The first heart transplant surgery in India was performed by Dr. P Venugopal, a surgeon and former director of the AIIMS, in August 1994. Soon after this, and after the Transplantation (Human Organs and Tissues) Act of 1994 was formally passed in the Parliament, Apollo Hospitals in Chennai performed the first heart transplant in the south. Since then, the hospital has performed over 64 transplants - a record number for a single-centre transplant.
Today, the science and the medical system has developed to a stage where, as Dr. Yusuf puts it, the ‘mortality risk’ for transplant is less than 10%. Most patients receiving heart transplants now, are able to live a worry-free life. Today, about 70% of those who have received heart transplants, survive with no additional complications or problems.
Part of this is to use transplantation is only the last option in the fight against heart diseases. Dr. Yusuf says, “We have to assess myocardial viability - that is the heart muscle is all dead. If the heart muscle is viable, then we can do angioplasty or CABG - known more commonly as bypass, and get blood back into the muscle to work. If there’s dead muscle, if whatever we do is not going to help, that’s when we have to get rid of the muscle and put new muscle in. Putting a new heart.”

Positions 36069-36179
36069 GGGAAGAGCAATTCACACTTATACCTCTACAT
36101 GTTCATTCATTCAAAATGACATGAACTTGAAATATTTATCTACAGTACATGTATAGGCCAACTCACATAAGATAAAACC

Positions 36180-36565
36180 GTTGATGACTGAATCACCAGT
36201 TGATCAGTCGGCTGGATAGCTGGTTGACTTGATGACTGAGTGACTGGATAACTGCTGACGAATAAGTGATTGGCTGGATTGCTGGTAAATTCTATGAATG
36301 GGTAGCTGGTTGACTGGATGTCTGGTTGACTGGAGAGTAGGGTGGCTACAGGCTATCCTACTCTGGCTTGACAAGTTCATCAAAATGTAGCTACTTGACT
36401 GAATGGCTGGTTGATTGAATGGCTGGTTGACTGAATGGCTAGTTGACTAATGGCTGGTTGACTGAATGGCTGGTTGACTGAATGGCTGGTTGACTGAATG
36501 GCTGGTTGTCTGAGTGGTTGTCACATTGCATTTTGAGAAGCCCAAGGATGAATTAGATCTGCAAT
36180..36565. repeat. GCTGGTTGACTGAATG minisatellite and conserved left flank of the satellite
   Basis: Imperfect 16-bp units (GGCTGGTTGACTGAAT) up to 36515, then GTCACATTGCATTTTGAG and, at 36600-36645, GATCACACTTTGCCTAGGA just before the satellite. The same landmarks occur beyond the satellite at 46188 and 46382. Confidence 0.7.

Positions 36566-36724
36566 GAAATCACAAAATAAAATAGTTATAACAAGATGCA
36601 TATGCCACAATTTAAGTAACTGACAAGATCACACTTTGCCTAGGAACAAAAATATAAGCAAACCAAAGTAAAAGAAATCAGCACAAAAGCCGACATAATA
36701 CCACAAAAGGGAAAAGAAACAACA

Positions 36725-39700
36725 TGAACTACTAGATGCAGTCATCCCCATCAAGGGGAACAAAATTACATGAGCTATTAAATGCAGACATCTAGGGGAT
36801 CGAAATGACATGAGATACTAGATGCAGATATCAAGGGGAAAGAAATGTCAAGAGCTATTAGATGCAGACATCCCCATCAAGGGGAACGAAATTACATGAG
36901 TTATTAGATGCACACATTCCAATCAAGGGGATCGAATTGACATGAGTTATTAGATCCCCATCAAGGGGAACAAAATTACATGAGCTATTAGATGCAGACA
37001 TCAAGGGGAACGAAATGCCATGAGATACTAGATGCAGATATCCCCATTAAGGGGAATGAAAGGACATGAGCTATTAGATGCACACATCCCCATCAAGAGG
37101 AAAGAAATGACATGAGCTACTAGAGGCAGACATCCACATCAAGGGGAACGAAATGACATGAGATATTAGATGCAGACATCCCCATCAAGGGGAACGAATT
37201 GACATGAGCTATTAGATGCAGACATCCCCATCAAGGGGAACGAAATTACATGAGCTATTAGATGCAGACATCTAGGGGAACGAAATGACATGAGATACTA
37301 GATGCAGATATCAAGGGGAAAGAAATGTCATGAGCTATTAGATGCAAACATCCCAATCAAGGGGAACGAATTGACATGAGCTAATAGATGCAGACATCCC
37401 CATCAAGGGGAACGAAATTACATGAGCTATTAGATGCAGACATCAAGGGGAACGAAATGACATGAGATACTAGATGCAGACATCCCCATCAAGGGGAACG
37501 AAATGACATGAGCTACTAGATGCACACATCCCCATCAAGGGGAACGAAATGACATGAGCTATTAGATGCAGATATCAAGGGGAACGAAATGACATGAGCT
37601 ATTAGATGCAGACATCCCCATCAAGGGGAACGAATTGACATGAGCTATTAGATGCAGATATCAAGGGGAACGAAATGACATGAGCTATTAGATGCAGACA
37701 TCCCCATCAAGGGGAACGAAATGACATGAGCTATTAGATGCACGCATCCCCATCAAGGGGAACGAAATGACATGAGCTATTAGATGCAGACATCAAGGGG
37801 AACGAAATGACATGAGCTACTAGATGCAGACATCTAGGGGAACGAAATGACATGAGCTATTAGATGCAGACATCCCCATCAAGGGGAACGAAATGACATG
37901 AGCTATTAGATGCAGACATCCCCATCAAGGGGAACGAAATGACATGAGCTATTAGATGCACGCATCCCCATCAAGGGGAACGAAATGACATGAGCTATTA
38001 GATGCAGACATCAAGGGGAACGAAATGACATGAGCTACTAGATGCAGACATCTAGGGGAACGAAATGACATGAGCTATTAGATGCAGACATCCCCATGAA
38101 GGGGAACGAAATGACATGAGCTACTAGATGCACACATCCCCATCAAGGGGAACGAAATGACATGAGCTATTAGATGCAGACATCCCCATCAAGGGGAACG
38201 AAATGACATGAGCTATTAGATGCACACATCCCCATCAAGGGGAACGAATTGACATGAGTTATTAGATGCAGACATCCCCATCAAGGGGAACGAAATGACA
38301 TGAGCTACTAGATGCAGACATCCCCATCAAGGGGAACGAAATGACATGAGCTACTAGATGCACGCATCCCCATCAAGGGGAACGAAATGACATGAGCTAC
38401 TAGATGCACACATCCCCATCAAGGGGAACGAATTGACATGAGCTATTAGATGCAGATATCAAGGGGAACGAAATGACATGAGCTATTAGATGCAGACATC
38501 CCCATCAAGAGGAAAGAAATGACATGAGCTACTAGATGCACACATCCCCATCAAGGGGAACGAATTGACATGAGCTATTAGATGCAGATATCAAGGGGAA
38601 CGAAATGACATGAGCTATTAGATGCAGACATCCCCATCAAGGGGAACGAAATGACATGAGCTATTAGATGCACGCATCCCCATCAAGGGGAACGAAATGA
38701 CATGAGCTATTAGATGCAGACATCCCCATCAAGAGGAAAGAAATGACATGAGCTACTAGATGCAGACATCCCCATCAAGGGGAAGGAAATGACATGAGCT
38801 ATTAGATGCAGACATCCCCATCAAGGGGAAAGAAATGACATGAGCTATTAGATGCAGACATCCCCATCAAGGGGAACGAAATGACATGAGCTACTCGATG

Greater awareness, and a system of care
Dr. Yusuf says, “The advent of better immuno-suppression, and increasing awareness in India to organ donation, is benefiting more patients here. The awareness is particularly high in Chennai and in the south.”